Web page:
Yet, hip hop in 2005 bathed itself in this unglamorous reputation. Taking a lead from the recent Eminem v. Benzino/Sauce and G-Unit v. G-Unot campaigns, the attention-hungry took it to the low road and racked up headlines: The Lox v. P. Diddy; B.G. v. the Hot Boys; Lil' Flip v. T.I.; Lil' Flip v. Paul Wall; Lil' Flip v. Slim Thug; Mobb Deep v. Nas (again); Benzino v. Ozone; Funk Flex v. Spinbad; Bow Wow v. Will Smith; the Game v. Some Dude and a Soccer Mom v. Chamillionaire. Oh, and 50 v. The World. In one of the most ig'nant developments for both the artist (for submitting to it) and the audience (for stoking it), beef has reached its logical conclusion as a marketing tool.
Unfortunately, 2006 has started with a disappointing bang. As Spine so eloquently wrote on 19 January, "Apparently unaware it's a trend that was played out nearly five years ago, a publicity-hungry Cam'ron makes a record dissing Jay-Z." While kids wonder whether Jay will respond or what Cam's next move will be, simple perspective proves more productive. Keep the beef in '05, no one here is looking for it.
Postscript: And it only gets worse...
2) Odd Couples:
Certainly, hip hop deserves credit for its humblest asset, the collaboration -- for a discussion of its pluses, check the next list -- but hip hop also has a tendency to abuse the hell out of it. From duets with dead rappers to Disco D producing a deadbeat dad, one yearns to periodically remind hip hop, "Really, you don't have to turn on the red light..." And while I love to see hip hop journalism gettin' its Star swerve on -- who doesn't enjoy a good C-lebrity airing out their odd better half? -- I hate seeing the Best Ensemble Award go to Gwen "That's my sh*t" Stefani. Really, hip hop shouldn't slip itself a roofie when Nelly Furtado walks into 2006 with one of the most anticipated albums. You'd think the hip hop generation would've learned by now that you just can't trust 'em (via C&D). The end result is always TLC: unpretty.
I actually don't have a solution for this besides being careful about how we represent hip hop in this country's eyes. That, and certain artists could attempt to challenge themselves (you know who you are) with their collaborations. How many Luda guest spots or Fatman Scoop drops does it take to make your track fiyah? Like a cowbell, Nate Doggs of the game can only be used sparingly. That said, maybe the answer lies in life experience. What better source for creativity than human experience? In the words of Chris Rock, "Why don't you go out and get kidnapped, have some new shit happen to you?'' But, really, I'm just sayin': use caution. But not too much...
3) Kidz Hop:
Jay and his latest protegéThe first time I heard "Straight Outta Compton", I got shook. Little boy in short pants shaking the piss right out of his body. Now, I turn on the TV and I see the Game, Eazy-E's motheruckfing heir apparent, tatted and t.o.'d... and carrying a toddler. I switch the channel and breath a sigh of relief when Three 6 Mafia announces their latest anthem... which features three kids playing the part of "Young Three 6." Shutting off the idiot box, I turn on the radio and tune into everyone's favorite rapping-producing-messiah, only to switch it off in disgust when he bleats that he's "for the keeeeds." Really, it's bad enough that this level of stupid-dumb-retardedness has to exist, but does hip hop need to subject itself to the Ewok effect? What was once revolutionary creativity has become alternately cuddly gimmickry. There's a difference between "So Fresh and So Clean" and "So Pleasant and G (rated)." Hate it or love it? "Hated it!" says Blaine Edwards. Maybe Spike Jonze should spearhead an intervention with Juelz and Mr. West. Nelly should also be included in that conversation -- that blue hoodied child felt desperate. For the sake of credibility, don't lose your edge. Otherwise...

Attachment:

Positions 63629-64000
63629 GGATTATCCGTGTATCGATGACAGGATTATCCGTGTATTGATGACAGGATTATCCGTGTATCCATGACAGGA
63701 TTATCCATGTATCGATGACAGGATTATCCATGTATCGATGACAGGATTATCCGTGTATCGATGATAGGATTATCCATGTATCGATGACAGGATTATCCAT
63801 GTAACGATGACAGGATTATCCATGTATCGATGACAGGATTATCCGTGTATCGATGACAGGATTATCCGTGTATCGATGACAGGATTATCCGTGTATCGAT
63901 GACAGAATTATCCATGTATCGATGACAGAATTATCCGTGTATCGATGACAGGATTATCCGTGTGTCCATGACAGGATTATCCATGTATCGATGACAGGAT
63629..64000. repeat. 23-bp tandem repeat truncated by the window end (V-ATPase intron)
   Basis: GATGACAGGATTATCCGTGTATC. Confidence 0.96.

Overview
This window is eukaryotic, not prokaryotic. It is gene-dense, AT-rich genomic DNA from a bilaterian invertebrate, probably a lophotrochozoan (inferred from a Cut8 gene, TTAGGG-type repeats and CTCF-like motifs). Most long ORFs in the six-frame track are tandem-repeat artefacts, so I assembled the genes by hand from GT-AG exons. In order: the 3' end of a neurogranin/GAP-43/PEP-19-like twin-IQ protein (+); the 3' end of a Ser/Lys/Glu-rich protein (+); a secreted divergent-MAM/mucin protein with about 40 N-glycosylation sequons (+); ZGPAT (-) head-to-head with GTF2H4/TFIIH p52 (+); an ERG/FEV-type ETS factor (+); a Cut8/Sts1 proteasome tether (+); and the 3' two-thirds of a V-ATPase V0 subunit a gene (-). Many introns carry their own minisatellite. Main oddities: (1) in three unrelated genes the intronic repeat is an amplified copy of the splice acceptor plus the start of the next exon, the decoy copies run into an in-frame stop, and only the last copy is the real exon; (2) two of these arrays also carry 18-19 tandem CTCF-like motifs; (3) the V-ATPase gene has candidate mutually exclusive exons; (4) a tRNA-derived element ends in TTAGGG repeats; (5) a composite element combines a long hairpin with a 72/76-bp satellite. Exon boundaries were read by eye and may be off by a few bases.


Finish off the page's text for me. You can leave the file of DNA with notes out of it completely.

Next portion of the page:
4) Literal Hip Hop:
Insert your own caption"This Saturday Night Live routine", Sasha Frere-Jones wrote of "Lazy Sunday: Chronicles of Narnia", "Is pretty much my nightmare, like people telling me they really like Danger Mouse, even though they don't usually like rap." While the sketch proved to be a highly adept satire, gaining enough popularity to even become an iTunes free download-of-the-week, the send-up also dwelled in a non-hip hop audience's perception of hip hop music: overblown drama, mundane subject matter and social deviance, all to the beat of cacophony. Josh Levin even went so far as to suggest that "Chronicles" was even better than the real thing. "People aren't forwarding this video because it's a parody of what's bad about rap", he wrote in his "The Chronicles of Narnia Rap" for Slate, "They're sending it around because it's an ode to what can be great about it." In this manner, "Chronicles" sticks to the stump speech mocking hip hop culture (though Oliver Wang cleverly pointed out, "J-Zone and Paul Barman are no doubt asking themselves why they never thought to write songs for SNL skits").
To suggest that this hackneyed parody ("Mack on some cupcakes?" Maybe I'll go pimp some pumpernickel next) fulfills some supposed void ("Maybe ["Chronicles"] points up what's missing in mainstream rap -- an awareness that it's OK to be goofy") is uninformed at best. What? Hip hop doesn't have a sense of humor? What were the catch phrases of the year? "What??" "Yeah!!!" "Bye, N*a!" Oh, I'm sorry, I must've been too busy taking myself so seriously that I forgot that hip hop music is still entertainment. For those still convinced hip hop is simply too downtrodden, I submit David Banner's "F*kin'." I mean, "Touchin'." A beat that turns you out in all the right ways while Banner sings with isht-eating glee -- who says hip hop doesn't wanna have fun? But, to paraphrase Louis Armstrong, "If I have to explain it to you, you will never understand it."
Perhaps a better illustration of this "cognitive dissonance" is the year's Mantan show, R. Kelly's Trapped in the Closet. While obviously overloaded with self-delusion and Springer imagery, thank the non-hip hop world for chiming in with rockist send-ups and a Cliff's Notes summary. Apparently the message was that the best way to interpret Kelly was to transcribe his work in a manner that everyone (...) could understand. I suppose this joke flew over my head because Robert Kelly has been funny and deranged for the duration of his decade-plus career, but it took a child rape acquittal and a midget crapping his pants for the rest of the nation to figure out there may be something funny in his brownie.